A notable transformation is occurring in Shenzhen and Hong Kong.
This technology-driven transformation has been enabled by government policy, changes in consumer preferences and enterprise-driven innovation. The Center for Global Management’s recent technology-focused global immersion course, led by Terry Kramer, adjunct professor and faculty director for the Easton Technology Management Center, helped students to understand the dynamic growth of Shenzhen juxtaposed against the historic prosperity of Hong Kong. And in the process of understanding these two fascinating success stories, the course uncovered the “cause-and-effect” relationship of government policy and the changes in consumer preferences and technology in driving unique outcomes. Visits such as those with Tencent/WeChat, Foxconn, DJI, Mindray and Royole, as well as other emerging artificial intelligence and fintech companies, were important in telling the story. They helped illuminate the region’s political, economic and innovation-oriented environment and the significant changes that have occurred over the last several decades.
“China is advancing faster in the data-driven world — then the U.S., then India and then Europe.”
On Monday, August 19, following a networking reception in the Marion Anderson Courtyard, Professor Kramer moderated a conversation with technology-oriented Class of 2019 students and alumni who participated in the course. Morgan Greenwald, partner marketing manager at Microsoft in Bellevue, joined via Zoom web conference. He and Ryan Tan (’19), vice president of M&A and corporate planning at StarHub Ltd. in Singapore, and Richard Tran (’19), consulting services consultant at Neustar Inc., shared insights and lessons learned from visits to these leading technology companies, which demonstrated the notable transformation in the region and for China more broadly in areas such fintech, high-tech smart manufacturing, social media and internet services. The panelists shared their views on the impact of technology and unique contexts of Shenzhen and Hong Kong, discussed their own countries in relation to this transformation and outlined the opportunities and challenges presented, as well as their own leadership learnings.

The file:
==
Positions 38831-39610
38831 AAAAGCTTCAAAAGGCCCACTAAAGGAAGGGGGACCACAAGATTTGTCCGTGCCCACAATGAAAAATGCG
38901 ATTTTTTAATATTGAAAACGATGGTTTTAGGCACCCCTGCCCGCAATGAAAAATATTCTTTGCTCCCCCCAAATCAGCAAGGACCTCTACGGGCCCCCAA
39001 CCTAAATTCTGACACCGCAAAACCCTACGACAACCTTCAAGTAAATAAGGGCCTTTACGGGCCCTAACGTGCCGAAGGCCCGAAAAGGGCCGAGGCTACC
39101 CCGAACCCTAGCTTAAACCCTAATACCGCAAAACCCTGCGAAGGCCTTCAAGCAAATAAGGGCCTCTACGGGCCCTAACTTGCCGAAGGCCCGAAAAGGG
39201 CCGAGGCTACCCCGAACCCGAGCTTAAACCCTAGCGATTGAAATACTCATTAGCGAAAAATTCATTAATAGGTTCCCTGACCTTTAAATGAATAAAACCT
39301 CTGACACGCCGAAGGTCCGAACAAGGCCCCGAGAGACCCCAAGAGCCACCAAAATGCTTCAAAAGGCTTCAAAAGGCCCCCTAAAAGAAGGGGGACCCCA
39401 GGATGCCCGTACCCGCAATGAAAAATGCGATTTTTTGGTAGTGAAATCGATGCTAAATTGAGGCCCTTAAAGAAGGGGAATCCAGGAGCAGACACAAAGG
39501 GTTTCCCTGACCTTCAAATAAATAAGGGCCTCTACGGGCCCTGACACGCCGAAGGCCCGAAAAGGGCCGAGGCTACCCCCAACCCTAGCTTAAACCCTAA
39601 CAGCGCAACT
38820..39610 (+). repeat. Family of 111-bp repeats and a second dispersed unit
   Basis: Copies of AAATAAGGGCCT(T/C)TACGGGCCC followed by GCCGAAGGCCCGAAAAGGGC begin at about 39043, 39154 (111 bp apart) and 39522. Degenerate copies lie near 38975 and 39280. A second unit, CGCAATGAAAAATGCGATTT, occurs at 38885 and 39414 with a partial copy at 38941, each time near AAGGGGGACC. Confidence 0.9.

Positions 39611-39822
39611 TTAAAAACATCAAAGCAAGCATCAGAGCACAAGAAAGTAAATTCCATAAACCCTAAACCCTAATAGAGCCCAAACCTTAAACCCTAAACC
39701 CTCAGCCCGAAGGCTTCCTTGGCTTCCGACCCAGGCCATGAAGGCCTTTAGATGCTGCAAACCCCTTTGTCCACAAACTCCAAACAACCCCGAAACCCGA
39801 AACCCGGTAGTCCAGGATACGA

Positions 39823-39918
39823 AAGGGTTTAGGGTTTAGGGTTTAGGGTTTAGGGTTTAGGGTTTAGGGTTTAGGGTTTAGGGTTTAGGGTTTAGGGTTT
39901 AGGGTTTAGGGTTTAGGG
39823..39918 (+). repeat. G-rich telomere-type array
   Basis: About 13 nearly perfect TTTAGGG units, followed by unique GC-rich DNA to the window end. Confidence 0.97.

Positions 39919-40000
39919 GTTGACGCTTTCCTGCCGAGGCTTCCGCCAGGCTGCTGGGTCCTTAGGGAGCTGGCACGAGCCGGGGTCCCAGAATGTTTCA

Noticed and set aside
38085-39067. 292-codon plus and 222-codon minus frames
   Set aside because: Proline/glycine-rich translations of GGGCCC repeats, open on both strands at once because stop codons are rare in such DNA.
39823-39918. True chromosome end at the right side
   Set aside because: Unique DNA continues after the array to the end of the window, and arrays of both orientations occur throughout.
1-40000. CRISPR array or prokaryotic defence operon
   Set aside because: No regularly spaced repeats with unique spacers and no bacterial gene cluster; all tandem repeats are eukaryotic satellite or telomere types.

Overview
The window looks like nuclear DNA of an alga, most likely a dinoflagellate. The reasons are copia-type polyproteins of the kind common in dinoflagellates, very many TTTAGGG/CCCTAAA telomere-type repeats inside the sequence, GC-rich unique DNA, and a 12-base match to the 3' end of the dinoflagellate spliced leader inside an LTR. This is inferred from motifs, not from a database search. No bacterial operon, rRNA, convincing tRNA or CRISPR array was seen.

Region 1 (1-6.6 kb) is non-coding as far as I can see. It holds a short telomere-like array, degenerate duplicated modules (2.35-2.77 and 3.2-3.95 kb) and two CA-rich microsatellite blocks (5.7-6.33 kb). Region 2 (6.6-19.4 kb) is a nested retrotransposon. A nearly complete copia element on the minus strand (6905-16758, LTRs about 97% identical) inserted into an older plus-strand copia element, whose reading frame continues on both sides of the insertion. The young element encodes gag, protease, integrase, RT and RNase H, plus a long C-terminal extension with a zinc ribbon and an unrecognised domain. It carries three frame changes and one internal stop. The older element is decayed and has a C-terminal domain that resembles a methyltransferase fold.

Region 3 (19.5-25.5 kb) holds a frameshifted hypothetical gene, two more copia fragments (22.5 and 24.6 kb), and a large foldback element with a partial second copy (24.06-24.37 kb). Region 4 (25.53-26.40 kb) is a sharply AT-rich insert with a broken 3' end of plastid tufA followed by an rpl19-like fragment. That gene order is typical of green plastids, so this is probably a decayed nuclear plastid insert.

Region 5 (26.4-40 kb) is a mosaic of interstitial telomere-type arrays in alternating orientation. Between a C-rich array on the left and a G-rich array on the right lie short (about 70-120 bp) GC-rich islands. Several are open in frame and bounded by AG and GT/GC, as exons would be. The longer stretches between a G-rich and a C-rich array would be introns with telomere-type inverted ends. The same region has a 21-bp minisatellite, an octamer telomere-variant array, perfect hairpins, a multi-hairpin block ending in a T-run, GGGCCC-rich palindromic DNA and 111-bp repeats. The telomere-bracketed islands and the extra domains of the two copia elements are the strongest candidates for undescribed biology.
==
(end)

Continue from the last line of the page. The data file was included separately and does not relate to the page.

Professor Kramer also shared his own observations with the packed executive dining room full of engaged and interested current students, alumni, faculty and special guests, who were also able to engage in the conversation through the Slido audience interaction tool. His observations that arose from the course included: the notable case of rising outcomes/reduction of poverty; leapfrog innovation that was evident everywhere (for example, mobile payments); Chinese companies’ expanding product/service offerings domestically (often greater than international expansion); the notable role of government in driving adoption (such as 5G) and winners/losers. The role of data is massive, and it was clear that Chinese consumers are very willing to share data and try new services. “China is advancing faster in the data driven world — then the U.S., then India and then Europe,” Kramer said.
He also shared interesting observations from the team projects that the students completed during the course. Student team project innovations almost exclusively focused on large company innovations (like those at Tencent) and these innovations focused almost exclusively on the Chinese market. There were requirements for scale and lesser focus on international opportunities in the near team. The role of government was also key, and there are clearly advanced forms of technology (like virtual assistants utilizing AI) being developed. Students identified less concern on required quantity and availability of data, and there will be future of work considerations for China (as well as for the U.S.). It was interesting that Hong Kong was neither identified as a location for development of innovation nor as a target market.
Given the overwhelming demand for the course and interest in the topic, the Center for Global Management will be running a similar course with Kramer in winter/spring 2020. The discussion was a collaboration between the Center for Global Management and Easton Technology Management Center and the UCLA-NUS Executive MBA program.